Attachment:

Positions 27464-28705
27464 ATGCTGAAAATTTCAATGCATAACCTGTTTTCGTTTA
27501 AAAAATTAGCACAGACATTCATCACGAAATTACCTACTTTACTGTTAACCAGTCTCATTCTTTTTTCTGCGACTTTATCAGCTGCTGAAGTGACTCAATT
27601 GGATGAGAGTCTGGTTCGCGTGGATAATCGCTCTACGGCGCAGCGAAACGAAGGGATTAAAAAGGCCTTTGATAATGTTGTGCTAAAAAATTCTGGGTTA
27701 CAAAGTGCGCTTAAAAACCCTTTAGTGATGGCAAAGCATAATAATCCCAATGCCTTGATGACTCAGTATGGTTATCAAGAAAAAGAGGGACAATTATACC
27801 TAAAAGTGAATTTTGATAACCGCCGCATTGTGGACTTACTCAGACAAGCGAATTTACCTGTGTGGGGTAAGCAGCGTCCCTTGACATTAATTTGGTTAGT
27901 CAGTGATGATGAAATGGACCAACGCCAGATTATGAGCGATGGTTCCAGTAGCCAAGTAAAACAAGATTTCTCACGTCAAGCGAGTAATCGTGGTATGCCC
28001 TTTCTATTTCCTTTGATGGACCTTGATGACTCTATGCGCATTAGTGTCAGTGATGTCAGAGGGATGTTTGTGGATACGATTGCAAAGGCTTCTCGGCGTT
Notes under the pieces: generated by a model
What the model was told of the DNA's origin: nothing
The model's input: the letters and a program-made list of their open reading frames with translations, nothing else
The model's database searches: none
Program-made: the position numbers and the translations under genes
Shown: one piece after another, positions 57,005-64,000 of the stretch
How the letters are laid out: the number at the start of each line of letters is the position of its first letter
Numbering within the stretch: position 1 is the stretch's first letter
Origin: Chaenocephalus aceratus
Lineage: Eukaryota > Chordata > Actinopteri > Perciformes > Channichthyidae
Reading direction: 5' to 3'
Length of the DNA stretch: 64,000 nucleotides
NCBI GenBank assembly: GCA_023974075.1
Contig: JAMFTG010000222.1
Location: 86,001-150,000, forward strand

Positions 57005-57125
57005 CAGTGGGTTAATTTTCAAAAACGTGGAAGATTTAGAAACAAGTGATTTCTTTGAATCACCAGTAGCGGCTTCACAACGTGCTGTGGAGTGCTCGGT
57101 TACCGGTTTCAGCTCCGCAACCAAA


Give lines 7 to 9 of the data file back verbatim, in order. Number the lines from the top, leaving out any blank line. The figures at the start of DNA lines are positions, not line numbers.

27901 CAGTGATGATGAAATGGACCAACGCCAGATTATGAGCGATGGTTCCAGTAGCCAAGTAAAACAAGATTTCTCACGTCAAGCGAGTAATCGTGGTATGCCC
28001 TTTCTATTTCCTTTGATGGACCTTGATGACTCTATGCGCATTAGTGTCAGTGATGTCAGAGGGATGTTTGTGGATACGATTGCAAAGGCTTCTCGGCGTT
Notes under the pieces: generated by a model